Niacinamide is the skincare ingredient on every influencer’s lips — and with good reason. The antioxidant version of a Swiss army knife, its benefits range from brightening to helping banish bumpy skin. But what exactly is niacinamide, how does it work, and will it work for your skin type? Board certified dermatologist Dr. Muneeb Shah weighs in as we explore the science behind this buzzy skincare ingredient.
What is Niacinamide?
Niacinamide is a specific, water-soluble form of vitamin B3. You’ll most often find this form of vitamin B listed in skincare ingredients as niacinamide or nicotinic acid.
“The important difference between nicotinic acid and niacinimide is that nicotinic acid causes flushing in some people,” says Dr. Shah.
Your body can’t produce niacinamide on its own. Thus, if you want to reap its skincare benefits, you’ll need to apply it topically. At the cellular level, niacinamide acts as an antioxidant, fighting inflammation and free radical damage. It also inhibits changes in pigment and improves the skin’s natural protective layer, thus reducing the impact of environmental stressors and preventing transepidermal water loss.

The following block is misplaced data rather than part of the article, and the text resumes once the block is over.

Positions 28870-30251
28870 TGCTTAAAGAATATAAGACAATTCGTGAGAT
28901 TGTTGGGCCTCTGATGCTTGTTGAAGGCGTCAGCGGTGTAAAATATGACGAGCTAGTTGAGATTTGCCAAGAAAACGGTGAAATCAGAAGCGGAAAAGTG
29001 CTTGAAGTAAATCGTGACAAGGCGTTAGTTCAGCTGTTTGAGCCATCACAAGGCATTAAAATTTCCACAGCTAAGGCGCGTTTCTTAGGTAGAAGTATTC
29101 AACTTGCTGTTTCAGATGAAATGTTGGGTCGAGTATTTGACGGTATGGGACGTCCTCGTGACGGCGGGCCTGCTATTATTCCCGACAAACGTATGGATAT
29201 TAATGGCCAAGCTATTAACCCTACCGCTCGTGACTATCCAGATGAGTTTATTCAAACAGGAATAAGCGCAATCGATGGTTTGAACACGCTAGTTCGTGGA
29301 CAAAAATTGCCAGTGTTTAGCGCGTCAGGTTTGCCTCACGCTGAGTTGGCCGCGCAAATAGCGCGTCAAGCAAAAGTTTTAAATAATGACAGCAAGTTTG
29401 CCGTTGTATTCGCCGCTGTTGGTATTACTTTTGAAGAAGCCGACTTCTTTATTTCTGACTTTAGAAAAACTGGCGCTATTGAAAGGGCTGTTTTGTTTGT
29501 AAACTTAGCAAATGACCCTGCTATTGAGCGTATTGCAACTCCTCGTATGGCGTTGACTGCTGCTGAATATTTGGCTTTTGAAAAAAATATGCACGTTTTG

“Transepidermal water loss is exactly what we want to prevent with our moisturizers,” says Dr. Shah. “When your skin loses water through evaporation, it becomes dehydrated, loses volume and can start to crack. Niacinamide helps to lock in moisture and prevent transepidermal water loss, so it has a moisturizing function in addition to all its other benefits.”
What Does Niacinamide Do for Skin?
When niacinamide is applied to skin, it’s broken down into the form of vitamin B that our skin cells can use, the coenzyme nicotinamide adenine dinucleotide. It’s this coenzyme that’s responsible for niacinamide’s many benefits, which include:
Strengthening the skin’s natural protective barrier
- Locking in moisture
- Increasing dermal collagen to tighten lax skin
- Fighting environmental stressors to ward off premature aging
- Minimizing enlarged pores
- Improving uneven skin tone
- Brightening dull skin
- Decreasing oil production, clearing skin and visibly improving under-skin bumps
- Reducing inflammation to visibly calm red, irritated skin
- Supercharging efficacy of other active ingredients such as vitamin C
Who Should Use Niacinamide?
Niacinamide is safe for all skin types, including sensitive skin. Choose products containing niacinamide if your skin concerns include:
- Red, irritated skin
- Dark spots and uneven skin tone
- Oiliness and blemishes
- Enlarged pores and uneven texture
- Visible signs of aging
How to Use Niacinamide
Niacinamide works best when used in leave-on skincare formulas such as serums and moisturizers.
“Use it after cleansing during the treatment or moisturizer phase of your skincare routine,” says Dr. Shah.
“It’s also an ingredient that works really when you layer it with other ingredients,” says Dr. Shah. “It mixes well with things like retinol to offset irritation and also has anti-acne properties, so it layers well with oily skin products as well.”
Which Biossance Formulas Contain Niacinamide?